Ocean Power Technologies(OPT), the American wave energy company which started commercial operations in 1994, reported today on the six months ending on October 31 2016. Revenue was US $ 0.4million (US $ 0.6 m for the six months ending 31 Oct.2015). Net loss for the period was US $ 4.8m (2015a loss of US $ 7.2m). On 31 Oct. 2016 total cash was US $ 12.5m (2015 US $ 6.8m). The increase in total cash reflects an amount of US $ 6.9m raised during the period through a public stock offering.
These figures are not unexpected. They continue a steady, existing, trend. NASDAQ-listed OPT has historically funded its operations principally through public and private sales of its equity. It has never made a profit and the accumulated deficit as of 31 Oct 2016 was some US$ 181.6 m. (c.f. OPT’s market cap of US $ 18.6 m. on the basis of today’s share price of US$ 3.60)
But these figures do confirm how tough it can be for wave energy companies to make a profit. OPT was first quoted on AIM in 2003 before it obtained its NASDAQ listing. From about 2002, government agencies accounted for a significant portion of the company’s revenues. OPT was awarded grants from the US Navy, the US Dept. of the Environment, the UK and the EU, to develop buoys capable of supplying power to the grid. So the company duly tried to get this concept to work in the US, in Oregon, off the Spanish coast, and in Australia. Success eluded them.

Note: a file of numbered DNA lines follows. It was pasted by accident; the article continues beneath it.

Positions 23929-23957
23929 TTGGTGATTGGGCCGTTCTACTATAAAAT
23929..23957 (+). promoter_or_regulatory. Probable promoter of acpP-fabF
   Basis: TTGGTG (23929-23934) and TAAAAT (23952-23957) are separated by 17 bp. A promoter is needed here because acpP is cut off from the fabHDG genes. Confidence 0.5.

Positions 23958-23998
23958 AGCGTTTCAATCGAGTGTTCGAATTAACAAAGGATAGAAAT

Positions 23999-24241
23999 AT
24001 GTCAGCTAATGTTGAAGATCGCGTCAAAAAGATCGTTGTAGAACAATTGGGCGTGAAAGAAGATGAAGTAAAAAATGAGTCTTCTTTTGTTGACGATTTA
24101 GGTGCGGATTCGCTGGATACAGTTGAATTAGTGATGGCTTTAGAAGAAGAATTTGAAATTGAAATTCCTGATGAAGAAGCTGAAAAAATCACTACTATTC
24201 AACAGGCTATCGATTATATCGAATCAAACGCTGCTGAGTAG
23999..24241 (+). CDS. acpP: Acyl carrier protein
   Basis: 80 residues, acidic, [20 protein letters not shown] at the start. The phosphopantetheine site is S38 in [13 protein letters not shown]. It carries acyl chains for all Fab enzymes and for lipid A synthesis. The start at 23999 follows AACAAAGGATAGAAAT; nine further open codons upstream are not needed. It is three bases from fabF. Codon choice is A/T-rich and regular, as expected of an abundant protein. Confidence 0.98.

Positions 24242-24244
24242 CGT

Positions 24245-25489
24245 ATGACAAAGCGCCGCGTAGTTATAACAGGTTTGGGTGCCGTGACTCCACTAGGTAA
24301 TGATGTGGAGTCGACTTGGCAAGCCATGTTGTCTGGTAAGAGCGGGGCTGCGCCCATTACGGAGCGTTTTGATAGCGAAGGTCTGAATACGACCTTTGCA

At the same time, there was also support for the company’s work on autonomous buoys capable of providing non-grid power in remote, off-shore, locations. But it is difficult for contracts for a small number of specialised buoys to add up to the necessary financial weight. More recently, OPT signed a series of agreements with Mitsui Engineering & Shipbuilding Co. Ltd to develop buoys appropriate for Japanese waters. (This was at a time when the Japanese Government was seeking to greatly increase the quantity of electricity generated by renewables in the wake of the Fukushima nuclear disaster in March 2011.)
But all these activities were technologically significant rather than financially rewarding. In 2014, faced with continuing losses, the Board decided to abandon attempts to gain acceptance for larger, grid-connected, buoys and to concentrate on the commercial prospects of a new, re-designed, autonomous power buoy, the PB3, which is significantly smaller than anything with which the company has so far been involved.
Part of the problem is that the wave energy world is a world of pioneers, prototypes and innovative technology, rather than one of generally accepted principles and production runs. OPT has a great deal of experience of testing innovative designs for buoys and has been around so long that it should have first mover’s advantage. But it seems that that is not enough. Perhaps one indication of progress in 2017 would be the successful deployment of a suitable buoy off Kosushima island, Japan, as envisaged in the latest contract with Mitsui. But more evident commercial success is what is really needed.